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Poverty: A Pluridimensional Concept

  • Alessandro Pinzani
  • Walquiria Leão Rego
Chapter

Abstract

As Amartya Sen has pointed out, “poverty should be seen as a privation of basic capabilities instead of merely a limited level of income, which has been the traditional criterion for identifying poverty.” However, Sen himself recognizes that “a lack of income is one of the principal causes of poverty, so that the lack of income may be the primordial reason for the lack of capabilities,” (Sen 2000, 109). Thus, even if the study of poverty cannot be limited to a mere analysis of inequality, this phenomenon is always associated with insufficient income. This means that it is essential to take income into account when studying poverty. Sen suggests two steps to be taken when defining poverty. Firstly, we should identify the poor people among the general population. Secondly, we should identify the characteristics these people share so that we can arrive at an evaluation of the level of poverty of the community in question (Sen, Amartya, Oxford: Clarendon Press, 1997, 164 s.). In the first step, we should draw a “poverty line” which might vary considerably from community to community. Sen points out that identifying who is poor does not necessarily imply per se a legal right to public assistance (Ibid., 167), since this may depend on the state’s actual capacity to fulfill its duties to these people. In the case of impoverished states, such as, for example, Ethiopia or Eritrea, the state may find it impossible to adopt anti-poverty policies. However, the situation changes when the state in question has the necessary resources to at least guarantee a minimal level of aid (such as in the case of Brazil). The state sometimes draws a second line between those poor who have a right to public assistance and those that do not. In the case of Brazil, the BF is granted to nuclear families whose members have a monthly income per capital less than R$ 70, although people earning between R$ 80 and R$ 100 may be considered poor in the context of Brazilian society. Various political and pragmatic factors come into play when setting the line in question and identifying who has the right to public assistance. It is important to emphasize that a shocking number of poor people in the population co-exist with an immense wealth of resources. Furthermore, there is striking hostility on the part of the media and the so-called public opinion against public programs that combat poverty. This hostility expresses the position of the upper-middle classes who, although numerically limited, are incredibly powerful. Furthermore, Brazil has one of the highest levels of income concentration in the world. Its grossly unfair distribution is well known.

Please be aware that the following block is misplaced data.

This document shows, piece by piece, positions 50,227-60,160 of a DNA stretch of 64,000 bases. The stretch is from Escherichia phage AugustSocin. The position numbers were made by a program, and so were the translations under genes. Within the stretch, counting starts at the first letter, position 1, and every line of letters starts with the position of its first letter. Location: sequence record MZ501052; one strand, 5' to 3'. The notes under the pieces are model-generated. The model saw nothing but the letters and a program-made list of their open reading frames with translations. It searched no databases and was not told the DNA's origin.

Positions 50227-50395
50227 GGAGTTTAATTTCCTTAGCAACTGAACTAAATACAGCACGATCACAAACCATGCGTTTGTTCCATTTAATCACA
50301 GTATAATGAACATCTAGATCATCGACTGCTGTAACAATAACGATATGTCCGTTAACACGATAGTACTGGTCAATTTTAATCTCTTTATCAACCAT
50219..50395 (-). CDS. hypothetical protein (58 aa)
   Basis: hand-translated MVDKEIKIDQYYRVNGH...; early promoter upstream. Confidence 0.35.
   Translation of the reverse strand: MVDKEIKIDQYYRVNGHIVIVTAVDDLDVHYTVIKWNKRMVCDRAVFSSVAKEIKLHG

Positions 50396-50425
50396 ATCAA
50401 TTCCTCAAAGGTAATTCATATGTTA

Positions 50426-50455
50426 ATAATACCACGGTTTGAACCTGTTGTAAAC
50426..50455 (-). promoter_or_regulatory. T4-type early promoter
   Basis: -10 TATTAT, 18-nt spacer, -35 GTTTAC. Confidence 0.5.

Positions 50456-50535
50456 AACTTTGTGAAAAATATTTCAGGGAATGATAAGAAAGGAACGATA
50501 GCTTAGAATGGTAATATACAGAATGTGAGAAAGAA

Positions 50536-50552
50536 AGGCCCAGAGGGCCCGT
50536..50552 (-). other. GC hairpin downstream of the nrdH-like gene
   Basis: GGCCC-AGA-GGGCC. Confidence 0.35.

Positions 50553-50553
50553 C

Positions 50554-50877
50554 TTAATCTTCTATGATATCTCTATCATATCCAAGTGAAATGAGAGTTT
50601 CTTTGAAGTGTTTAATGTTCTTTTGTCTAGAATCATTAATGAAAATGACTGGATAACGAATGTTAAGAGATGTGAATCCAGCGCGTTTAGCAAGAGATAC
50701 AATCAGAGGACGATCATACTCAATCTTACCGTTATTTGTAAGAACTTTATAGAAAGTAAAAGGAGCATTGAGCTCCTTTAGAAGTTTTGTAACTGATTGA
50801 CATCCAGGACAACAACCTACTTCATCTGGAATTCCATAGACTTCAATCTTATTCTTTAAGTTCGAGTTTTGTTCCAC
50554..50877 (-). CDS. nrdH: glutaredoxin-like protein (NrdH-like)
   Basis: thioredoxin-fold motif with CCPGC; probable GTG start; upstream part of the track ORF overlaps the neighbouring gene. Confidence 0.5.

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Copyright information

© Springer Nature Switzerland AG 2019

Authors and Affiliations

  • Alessandro Pinzani
    • 1
  • Walquiria Leão Rego
    • 2
  1. 1.Centro de Filosofia e Ciências HumanasUniversidade Federal de Santa CatarinaFlorianopolisBrazil
  2. 2.Instituto de Filosofia e Ciências HumanasUniversidade Estadual de CampinasCampinasBrazil

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